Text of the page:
Lemon and pine kernel iced mousse with fromage blanc and black pepper sorbet Serves four
- For the sorbet - 70g liquid glucose
- 70ml milk
- 70ml double cream
- 8g cornflour, mixed to a paste with a little milk
- 50g caster sugar
- 35ml water
- 330ml fromage blanc
- Juice of ¼ lemon
- 20 turns of black pepper grinder
- For the mousse - Juice of 4 lemons
- Grated zest of 2 lemons
- 135ml double cream
- 70g caster sugar
- 20ml water
- 4 egg yolks (approx 100g)
- 70g pine kernels, toasted until golden
- For the lemon curd - Juice and grated zest of 4 lemons
- 4 egg yolks
- 200g caster sugar
- 1 tsp cornflour
- 170g unsalted butter
- For the bramble purée - 300g fresh brambles
- Juice of ½ lemon
- 2 tablespoons of icing sugar
- For the sorbet: Put the glucose, milk, cream, cornflour paste, sugar and water in a thick-bottomed pan and bring to the boil, stirring all the time. Remove from the heat and leave to cool. Put the fromage blanc in a bowl and pour in the glucose mixture. Whisk in the lemon juice and coarsely grind in the pepper to taste. Transfer to an ice-cream machine and freeze according to the manufacturer’s instructions. Move to the fridge to soften slightly about 10 minutes before serving.
- For the mousse: Put the lemon juice and zest in a small pan and boil until reduced to 75ml. Remove from the heat and set aside. Whip the double cream until it forms soft peaks, then set it aside in the fridge.
- Place the caster sugar and water in a small saucepan and heat gently, stirring until the sugar has dissolved. Increase the heat and boil until it reaches the soft-ball stage (115°C on a sugar thermometer). While it is boiling, whisk the egg yolk in an electric mixer until it becomes thick, airy and very pale. When the sugar syrup is ready, slowly drizzle it on to the egg yolks with the mixing machine running on high. Continue to whisk until the mixture is cold.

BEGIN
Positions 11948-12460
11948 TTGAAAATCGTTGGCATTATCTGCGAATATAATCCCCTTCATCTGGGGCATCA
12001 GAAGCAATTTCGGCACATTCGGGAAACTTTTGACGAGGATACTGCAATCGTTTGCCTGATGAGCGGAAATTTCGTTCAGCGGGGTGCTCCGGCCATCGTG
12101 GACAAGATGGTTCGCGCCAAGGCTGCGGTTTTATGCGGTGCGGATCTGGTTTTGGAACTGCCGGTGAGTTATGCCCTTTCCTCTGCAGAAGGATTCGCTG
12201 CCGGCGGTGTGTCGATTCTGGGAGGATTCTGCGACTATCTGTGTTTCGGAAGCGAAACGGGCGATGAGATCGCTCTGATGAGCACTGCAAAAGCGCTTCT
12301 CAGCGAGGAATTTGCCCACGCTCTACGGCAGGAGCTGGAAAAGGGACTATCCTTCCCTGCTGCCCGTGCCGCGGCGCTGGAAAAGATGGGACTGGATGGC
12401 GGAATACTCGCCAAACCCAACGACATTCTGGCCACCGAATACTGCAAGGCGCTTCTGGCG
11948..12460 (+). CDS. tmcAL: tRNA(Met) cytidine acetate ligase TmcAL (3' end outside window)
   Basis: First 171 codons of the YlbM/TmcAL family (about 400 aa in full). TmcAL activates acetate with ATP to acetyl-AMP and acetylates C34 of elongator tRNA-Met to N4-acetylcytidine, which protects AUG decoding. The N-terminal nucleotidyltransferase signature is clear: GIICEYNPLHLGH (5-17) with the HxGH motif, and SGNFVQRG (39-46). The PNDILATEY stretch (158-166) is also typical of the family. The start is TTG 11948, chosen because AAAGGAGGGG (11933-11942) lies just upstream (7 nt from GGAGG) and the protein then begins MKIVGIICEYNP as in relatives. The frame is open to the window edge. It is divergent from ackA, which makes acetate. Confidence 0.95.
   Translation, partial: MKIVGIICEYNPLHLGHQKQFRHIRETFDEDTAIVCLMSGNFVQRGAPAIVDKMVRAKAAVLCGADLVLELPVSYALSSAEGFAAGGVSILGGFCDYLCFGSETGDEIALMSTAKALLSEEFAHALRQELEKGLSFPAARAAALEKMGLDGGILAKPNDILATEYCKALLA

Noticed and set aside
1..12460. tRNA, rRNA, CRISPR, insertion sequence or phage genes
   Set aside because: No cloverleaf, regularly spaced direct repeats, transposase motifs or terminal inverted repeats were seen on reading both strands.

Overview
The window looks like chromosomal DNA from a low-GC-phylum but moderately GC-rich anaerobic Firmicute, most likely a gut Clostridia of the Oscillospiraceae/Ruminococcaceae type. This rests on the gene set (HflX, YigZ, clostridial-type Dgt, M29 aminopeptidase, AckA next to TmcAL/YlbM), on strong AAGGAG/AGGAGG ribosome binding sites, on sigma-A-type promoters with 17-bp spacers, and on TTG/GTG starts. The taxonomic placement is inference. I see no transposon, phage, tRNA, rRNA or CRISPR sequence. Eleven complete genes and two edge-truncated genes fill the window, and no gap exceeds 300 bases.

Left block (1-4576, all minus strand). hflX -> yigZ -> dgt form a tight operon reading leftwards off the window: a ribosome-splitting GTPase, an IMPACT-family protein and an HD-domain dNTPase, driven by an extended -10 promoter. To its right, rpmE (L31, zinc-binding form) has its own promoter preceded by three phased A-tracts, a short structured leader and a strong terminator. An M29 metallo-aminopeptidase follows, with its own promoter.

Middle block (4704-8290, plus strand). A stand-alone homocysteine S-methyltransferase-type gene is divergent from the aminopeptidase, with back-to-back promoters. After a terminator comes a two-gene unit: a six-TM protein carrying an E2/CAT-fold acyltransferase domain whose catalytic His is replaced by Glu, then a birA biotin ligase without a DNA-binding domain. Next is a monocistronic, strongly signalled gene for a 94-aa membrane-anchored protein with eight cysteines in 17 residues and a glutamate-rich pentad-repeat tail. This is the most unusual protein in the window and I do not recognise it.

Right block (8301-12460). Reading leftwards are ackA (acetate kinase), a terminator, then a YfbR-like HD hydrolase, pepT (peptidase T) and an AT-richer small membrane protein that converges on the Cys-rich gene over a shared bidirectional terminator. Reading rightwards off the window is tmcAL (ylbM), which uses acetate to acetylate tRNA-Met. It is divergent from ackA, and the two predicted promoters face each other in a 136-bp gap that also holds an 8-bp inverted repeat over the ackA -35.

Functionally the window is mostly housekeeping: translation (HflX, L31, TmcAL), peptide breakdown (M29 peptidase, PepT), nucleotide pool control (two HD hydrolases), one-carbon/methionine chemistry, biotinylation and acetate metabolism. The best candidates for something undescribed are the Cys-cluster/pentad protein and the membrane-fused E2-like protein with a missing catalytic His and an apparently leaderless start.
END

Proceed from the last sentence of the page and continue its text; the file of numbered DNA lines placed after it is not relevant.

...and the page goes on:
- Fold in the lemon juice, then the whipped cream and finally add the toasted pine kernels. Place a 36 x 11.5 x 4cm metal cooking frame on a baking tray and pour in the mixture. Freeze until set; this will take at least 6 hours.
- For the lemon curd: Bring the lemon juice and zest to the boil in a saucepan. Whisk the egg yolks, caster sugar and cornflour together in a bowl. Pour the juice on to the yolks, whisk well and return to the pan. Cook over a medium heat, stirring constantly, until the mixture has thickened; do not let it boil or the eggs will scramble. Remove from the heat, cool down a little, then whisk in the butter bit by bit, letting each piece melt before adding the next. Pour through a fine sieve into a bowl and leave to cool. Store in an airtight container in the fridge.
- For the bramble purée: Lay the brambles on a tray and sprinkle over the icing sugar. Leave for 20 minutes or until the sugar has dissolved. Tip the brambles into a jug blender, add the lemon juice, and purée until smooth. Pass the purée through a fine sieve to catch all the seeds, then tub and refrigerate.
- To serve: Spoon a circle of bramble purée onto the centre of each plate. Place a slice of the iced mousse to the side of this, then the fresh brambles. Scoop out a ball of sorbet and place this beside the brambles, then fi nish the plate with a few dots of the lemon curd alongside a few dots of the bramble purée.
Tim and Anna Dover, the husband and wife team behind The Roost restaurant, are content with what they have in Bridge of Earn.
But Tim assures me that he’s always looking to up his offering. He has been inspired by the Nordic style of cuisine during a recent trip to Copenhagen. Tim is now making his own rye and sourdough breads.
And a move back to Edinburgh may be on the cards somewhere down the track, when the children are grown and ready to join the family business.
‘They’re already passionate about cooking,’ says Tim. ‘Even Connie, who is 11, keeps the kitchen staff right. She’s been known to tell them that, “Daddy doesn’t do it like that”.’
This recipe originally appeared in our October 2016 edition.